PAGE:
Julia Breur PhD., LMFT “Low level laser Therapy for addiction”

Julia Breur PhD., LMFT “Low level laser Therapy for addiction”

Low Level Laser Therapy Science and Research:

Low level laser Therapy for addiction

An Original Article on Laser Therapy by

Julia Breur PhD., LMFT

Few things can be more troubling or devastating to a person’s life or career than a serious addiction. The dependence on a chemical or a sensation can become all-consuming. Over time, every waking act is structured to obtain more of the addictive substance. What is worse, in a true chemical dependency, which many addictions are, the sensation of withdrawal can be nearly unbearable. Withdrawal pain has been compared to labor pains, severe migraines, or physical trauma. For many, addiction treatment is not a choice, but a necessity. However without an adequate substitute, the pain and discomfort of withdrawal can be enough to keep one locked in addiction. Fortunately the answer may be low level laser therapy for treating addiction.

There are a number of ways that people can free themselves from addiction and chemical dependency. Some advocate going “cold turkey” or stopping the addictive behavior/substance altogether. This can work in some highly motivated and dedicated people, but the physical and psychological withdrawal symptoms can be overwhelming. Many return to the addictive substance or behavior because of withdrawal.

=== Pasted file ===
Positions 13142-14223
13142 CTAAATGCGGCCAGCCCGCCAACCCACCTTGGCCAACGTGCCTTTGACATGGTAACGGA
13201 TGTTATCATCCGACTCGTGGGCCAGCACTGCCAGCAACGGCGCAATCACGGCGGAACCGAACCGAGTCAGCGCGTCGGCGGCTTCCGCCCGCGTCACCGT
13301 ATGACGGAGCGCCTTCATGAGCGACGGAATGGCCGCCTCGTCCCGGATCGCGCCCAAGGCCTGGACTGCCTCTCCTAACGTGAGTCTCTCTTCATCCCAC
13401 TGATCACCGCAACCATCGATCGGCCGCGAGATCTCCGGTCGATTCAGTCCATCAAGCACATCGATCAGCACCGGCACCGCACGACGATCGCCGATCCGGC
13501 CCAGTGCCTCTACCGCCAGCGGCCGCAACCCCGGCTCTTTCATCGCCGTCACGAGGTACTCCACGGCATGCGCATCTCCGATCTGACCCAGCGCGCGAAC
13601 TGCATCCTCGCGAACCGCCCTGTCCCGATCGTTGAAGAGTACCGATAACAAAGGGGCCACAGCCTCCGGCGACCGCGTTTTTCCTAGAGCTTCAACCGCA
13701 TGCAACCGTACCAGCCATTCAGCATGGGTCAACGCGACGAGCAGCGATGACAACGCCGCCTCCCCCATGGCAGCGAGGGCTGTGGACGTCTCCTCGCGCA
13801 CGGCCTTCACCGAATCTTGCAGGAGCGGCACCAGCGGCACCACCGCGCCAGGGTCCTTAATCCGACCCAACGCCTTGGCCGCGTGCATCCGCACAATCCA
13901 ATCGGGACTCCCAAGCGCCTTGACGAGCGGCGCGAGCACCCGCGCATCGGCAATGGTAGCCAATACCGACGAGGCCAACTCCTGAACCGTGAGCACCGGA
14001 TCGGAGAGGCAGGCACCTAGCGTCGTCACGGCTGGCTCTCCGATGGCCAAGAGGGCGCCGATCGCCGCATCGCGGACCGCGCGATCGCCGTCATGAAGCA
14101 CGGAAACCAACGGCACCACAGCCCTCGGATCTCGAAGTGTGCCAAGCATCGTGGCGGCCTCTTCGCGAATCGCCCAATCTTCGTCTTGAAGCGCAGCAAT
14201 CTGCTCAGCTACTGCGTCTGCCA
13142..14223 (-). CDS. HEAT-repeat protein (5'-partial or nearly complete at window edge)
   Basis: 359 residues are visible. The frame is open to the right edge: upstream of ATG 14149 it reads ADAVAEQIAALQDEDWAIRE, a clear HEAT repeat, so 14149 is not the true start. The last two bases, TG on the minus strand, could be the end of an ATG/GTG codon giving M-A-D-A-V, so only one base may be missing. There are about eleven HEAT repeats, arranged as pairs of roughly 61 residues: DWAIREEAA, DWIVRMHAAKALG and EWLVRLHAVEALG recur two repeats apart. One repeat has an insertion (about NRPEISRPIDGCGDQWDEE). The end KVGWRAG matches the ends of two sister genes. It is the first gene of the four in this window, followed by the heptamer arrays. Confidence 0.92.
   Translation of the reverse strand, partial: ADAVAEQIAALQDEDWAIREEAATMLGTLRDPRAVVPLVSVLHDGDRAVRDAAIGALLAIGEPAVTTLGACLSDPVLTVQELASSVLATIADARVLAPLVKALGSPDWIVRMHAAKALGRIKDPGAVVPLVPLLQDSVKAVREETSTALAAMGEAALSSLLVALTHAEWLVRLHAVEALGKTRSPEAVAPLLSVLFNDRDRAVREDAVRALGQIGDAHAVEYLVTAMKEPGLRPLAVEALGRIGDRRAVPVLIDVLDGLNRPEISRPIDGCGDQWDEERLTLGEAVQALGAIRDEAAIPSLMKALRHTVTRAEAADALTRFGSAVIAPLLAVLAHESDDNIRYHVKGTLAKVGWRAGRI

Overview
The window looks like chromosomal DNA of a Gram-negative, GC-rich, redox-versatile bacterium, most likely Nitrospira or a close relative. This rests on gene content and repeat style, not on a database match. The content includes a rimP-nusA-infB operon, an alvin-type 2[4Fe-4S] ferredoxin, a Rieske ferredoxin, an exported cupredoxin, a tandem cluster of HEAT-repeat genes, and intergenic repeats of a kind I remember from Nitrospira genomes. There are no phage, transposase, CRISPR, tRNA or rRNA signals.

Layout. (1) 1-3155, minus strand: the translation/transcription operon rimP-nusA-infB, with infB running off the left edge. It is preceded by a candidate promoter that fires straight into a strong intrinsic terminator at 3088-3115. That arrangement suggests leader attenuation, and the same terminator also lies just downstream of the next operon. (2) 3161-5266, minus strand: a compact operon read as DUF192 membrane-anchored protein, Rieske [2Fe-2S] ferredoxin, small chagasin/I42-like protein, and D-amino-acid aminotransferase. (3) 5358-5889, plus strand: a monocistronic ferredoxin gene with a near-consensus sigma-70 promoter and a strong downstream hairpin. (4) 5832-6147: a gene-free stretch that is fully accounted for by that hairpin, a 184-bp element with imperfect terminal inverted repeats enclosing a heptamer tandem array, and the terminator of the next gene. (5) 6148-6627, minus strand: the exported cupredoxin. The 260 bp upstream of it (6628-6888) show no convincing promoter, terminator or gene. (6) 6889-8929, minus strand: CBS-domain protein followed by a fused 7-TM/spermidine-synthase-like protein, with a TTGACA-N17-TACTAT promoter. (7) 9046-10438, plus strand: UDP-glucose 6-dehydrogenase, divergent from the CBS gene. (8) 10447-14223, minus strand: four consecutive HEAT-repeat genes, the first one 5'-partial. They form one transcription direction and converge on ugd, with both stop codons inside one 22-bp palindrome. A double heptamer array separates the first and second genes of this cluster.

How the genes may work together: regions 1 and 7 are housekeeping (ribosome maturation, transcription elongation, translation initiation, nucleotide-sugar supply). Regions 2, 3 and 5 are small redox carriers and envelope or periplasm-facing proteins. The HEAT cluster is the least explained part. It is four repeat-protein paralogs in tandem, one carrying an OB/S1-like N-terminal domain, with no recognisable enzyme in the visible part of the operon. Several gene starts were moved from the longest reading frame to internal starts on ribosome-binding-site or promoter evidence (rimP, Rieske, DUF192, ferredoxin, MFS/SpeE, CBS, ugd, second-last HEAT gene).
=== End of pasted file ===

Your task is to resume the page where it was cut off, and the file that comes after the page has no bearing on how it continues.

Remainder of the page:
Other people advocate a gradual weaning process, like nicotine patches for smoking cessation. The idea is that by reducing the amount of nicotine (the addictive substance in tobacco products like cigarettes), the body only needs to endure little bits of withdrawal pain in stages. Instead of feeling full withdrawal all at once, the pain is reduced but extended over time. In other words, the difference between cold turkey and nicotine replacement is like the difference between pulling a bandage off quickly or slowly. Either way, it is going to hurt.

Another model for treating addiction is the complete replacement approach. The best example is the use of methadone to treat heroin addiction. Instead of using illegally-obtained heroin, those addicted to the opioid enter government-sanctioned programs that supply them with another opioid, methadone. The addiction is not really treated; one addiction is replaced by another. The illegal drug addiction is now replaced with a legal one, but the addiction itself is not really treated or cured.

There is another option that has been tried with some success, that is, the use of laser therapy for treating addiction. The “space age” technology of lasers has been combined with the ancient traditions of Chinese medicine to provide a novel approach to the treatment of addiction.

Using laser therapy for addiction treatment, laser light is applied to carefully selected acupuncture or acupressure points. Generally these involve points around the ear but several possibilities exist depending on the patient and the acupuncturist’s findings. A low energy, non-ablative laser is used to stimulate the acupuncture points much in the same way that thin needles would be used in acupuncture or fingers would be used in acupressure. The light energy from the low level laser penetrates the skin without breaking the skin to stimulate the acupuncture point. The wavelengths on the electromagnetic spectrum primarily used to treat addiction have been in the red and/or in the infrared spectrum. Laser Therapeutics offers lasers that emit in these spectral bands.